Research Methods and Primary Learnings

With the case study of ‘construction-related dust as a source of air pollution’ serving as a starting point, this project seeks to build a framework for Regulatory Performance Index (RPI). In this context, the RPI framework seeks to evaluate the regulatory landscape within which various entities such as the Central Pollution Control Board (CPCB), the State Pollution Control Boards (SPCB) and Municipal Corporations of Delhi (MCDs) operate, and the efficacy with which they are able to exercise their powers of monitoring and enforcement. Such an RPI framework seeks to enable citizens, advocacy groups and other researchers to evaluate the action taken by our public authorities to tackle air pollution.

How did we go about it?

A comprehensive understanding of the legislative and regulatory framework related to air pollution in general, and management of construction-related activities and dust emission, in particular, is essential to an analysis of the regulatory framework within which the regulators operate. This includes powers of monitoring and enforcement delegated to various regulators and other bodies and the manner in which it is exercised, in the context of both environmental management and urban administration.

In order to procure data and information related to the exercise of powers of monitoring and enforcement mechanisms in the form of inspections, fines, closure notices, and penalties, we filed RTI questions to source information on each of these aspects. We supplemented it by information available on the websites of the regulators, information in press releases or submissions to the Parliamentary Standing Committee. Further, interviews with experts and other stakeholders will continue to help us understand how regulations are implemented on the ground and will be part of an ongoing process to gather data and qualitative insights.

What were our major learnings?

As the first phase of our project nears completion, some primary learnings include:

  • Lack of adequate information across most regulators

One of the primary challenges that we faced was the absence of adequate information regarding the functioning of the regulators- in terms of substantive actions taken by them as well as their administrative functioning. This was observed across various regulators, be it those related to the environment sector, such as the Delhi Pollution Control Committee (DPCC), or those related to local governance, such as the MCDs. While most regulators at the state level did not proactively disclose information regarding their substantive functioning, such as steps they had taken to address violations, they were equally unresponsive to RTI questions filed by us. As a result, we have not been able to peruse primary data, over a consistent period of time, in order to analyze what regulatory actions have been taken, and how effective the regulators have been, in addressing violations of the law.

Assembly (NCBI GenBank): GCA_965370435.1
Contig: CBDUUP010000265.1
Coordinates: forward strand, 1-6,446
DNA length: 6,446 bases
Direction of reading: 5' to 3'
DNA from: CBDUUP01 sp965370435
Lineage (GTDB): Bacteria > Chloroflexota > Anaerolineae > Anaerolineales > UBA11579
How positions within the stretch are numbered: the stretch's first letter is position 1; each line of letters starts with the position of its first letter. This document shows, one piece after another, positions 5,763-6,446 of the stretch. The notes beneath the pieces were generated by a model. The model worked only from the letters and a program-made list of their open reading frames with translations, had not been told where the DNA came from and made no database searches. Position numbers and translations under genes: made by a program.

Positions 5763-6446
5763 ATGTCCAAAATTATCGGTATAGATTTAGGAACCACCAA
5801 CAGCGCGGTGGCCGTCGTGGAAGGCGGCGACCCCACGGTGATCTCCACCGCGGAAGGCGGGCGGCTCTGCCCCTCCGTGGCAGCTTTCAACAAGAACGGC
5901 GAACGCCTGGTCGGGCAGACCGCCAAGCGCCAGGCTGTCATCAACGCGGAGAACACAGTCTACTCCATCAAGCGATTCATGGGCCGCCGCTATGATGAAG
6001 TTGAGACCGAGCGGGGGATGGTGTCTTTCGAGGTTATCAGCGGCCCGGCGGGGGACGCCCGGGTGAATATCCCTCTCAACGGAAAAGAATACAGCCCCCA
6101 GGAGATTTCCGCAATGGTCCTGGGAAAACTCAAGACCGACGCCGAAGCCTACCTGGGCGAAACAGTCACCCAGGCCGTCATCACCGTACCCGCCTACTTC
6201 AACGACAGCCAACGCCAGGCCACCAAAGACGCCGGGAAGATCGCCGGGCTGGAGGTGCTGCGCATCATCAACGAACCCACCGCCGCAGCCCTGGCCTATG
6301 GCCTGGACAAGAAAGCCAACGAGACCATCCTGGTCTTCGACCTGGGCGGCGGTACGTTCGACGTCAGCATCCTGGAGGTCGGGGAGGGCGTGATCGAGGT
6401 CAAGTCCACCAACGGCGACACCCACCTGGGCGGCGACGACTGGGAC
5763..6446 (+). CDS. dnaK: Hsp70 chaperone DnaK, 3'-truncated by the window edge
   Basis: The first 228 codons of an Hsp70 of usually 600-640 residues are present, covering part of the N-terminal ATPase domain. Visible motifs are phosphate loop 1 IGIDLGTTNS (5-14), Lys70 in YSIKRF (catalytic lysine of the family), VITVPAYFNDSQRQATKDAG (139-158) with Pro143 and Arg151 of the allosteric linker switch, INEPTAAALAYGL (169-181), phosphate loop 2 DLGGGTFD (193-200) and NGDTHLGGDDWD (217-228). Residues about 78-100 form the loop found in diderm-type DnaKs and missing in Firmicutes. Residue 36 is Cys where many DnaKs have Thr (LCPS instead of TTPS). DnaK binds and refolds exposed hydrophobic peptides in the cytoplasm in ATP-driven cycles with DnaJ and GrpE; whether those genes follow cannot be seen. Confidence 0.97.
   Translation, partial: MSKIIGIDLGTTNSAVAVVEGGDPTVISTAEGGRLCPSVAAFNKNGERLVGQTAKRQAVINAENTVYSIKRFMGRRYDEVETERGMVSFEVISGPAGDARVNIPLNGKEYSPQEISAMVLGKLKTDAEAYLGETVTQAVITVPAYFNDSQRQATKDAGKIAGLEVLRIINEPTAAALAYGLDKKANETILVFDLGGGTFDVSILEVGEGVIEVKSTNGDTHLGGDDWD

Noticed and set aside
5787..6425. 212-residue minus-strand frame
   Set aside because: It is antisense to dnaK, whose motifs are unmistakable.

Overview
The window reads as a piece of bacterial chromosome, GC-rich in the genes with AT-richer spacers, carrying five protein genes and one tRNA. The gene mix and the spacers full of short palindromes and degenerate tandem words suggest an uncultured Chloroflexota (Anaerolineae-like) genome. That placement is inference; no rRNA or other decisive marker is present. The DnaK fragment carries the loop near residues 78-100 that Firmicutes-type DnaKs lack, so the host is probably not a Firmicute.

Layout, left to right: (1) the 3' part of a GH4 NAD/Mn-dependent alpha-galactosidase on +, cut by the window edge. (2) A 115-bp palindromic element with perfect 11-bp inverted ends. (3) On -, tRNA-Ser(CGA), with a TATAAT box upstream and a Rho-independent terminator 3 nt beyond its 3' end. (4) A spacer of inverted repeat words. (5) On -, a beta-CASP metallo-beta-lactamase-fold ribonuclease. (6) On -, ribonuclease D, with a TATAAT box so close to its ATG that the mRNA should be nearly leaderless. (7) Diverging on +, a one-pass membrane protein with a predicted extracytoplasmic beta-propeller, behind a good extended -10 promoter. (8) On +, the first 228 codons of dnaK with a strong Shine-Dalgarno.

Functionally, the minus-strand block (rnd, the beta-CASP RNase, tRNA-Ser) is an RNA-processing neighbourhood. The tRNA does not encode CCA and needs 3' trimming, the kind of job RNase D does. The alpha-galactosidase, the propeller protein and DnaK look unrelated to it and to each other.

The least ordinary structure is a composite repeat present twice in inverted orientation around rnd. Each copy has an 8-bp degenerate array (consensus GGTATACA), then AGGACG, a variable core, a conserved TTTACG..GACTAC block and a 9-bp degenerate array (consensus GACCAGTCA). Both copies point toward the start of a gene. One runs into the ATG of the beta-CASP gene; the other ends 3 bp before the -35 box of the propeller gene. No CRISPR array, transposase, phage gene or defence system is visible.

• Proactive CPCB, but the absence of information regarding follow up actions taken

Notably, the CPCB makes available, directions issued by it, under relevant provisions of the Environment Protection Act, 1986 and the Air Act, 1981, on its website. It has also proactively provided details related to various other letters that it issues to SPCBs and industries. However, this information is not available in a disaggregated or uniform manner. Further, there is also no information regarding any follow-up actions taken by it. For example, in several instances, the CPCB issues directions for closure, show cause notices to industries or sets up inspection teams and requests for Action Taken Reports. While such preliminary orders are made available on the website, there is no information regarding the follow-up actions taken. As a result, it becomes difficult to assess the effectiveness of the CBCB on the aspect of its enforcement functions.

  • Air quality monitoring and enforcement to be a year-round process

It is particularly during the winter months when the air quality is considered “most hazardous”, that the CBCB and DPCC take special measures related to curbing air pollution in the NCR. It is also during this period that the CPCB regularly monitors and shares data on the ambient air quality, and takes specific steps to curb construction activities considered harmful to the air quality of the region. However, air quality monitoring and control is a process that should be carried out all year long. Especially in the context of pollution from sources such as construction-related dust, which is an activity that is prevalent all year round, and not unique to the winter months alone, monitoring and preventive steps to address falling air quality standards should be uniform and persistent.

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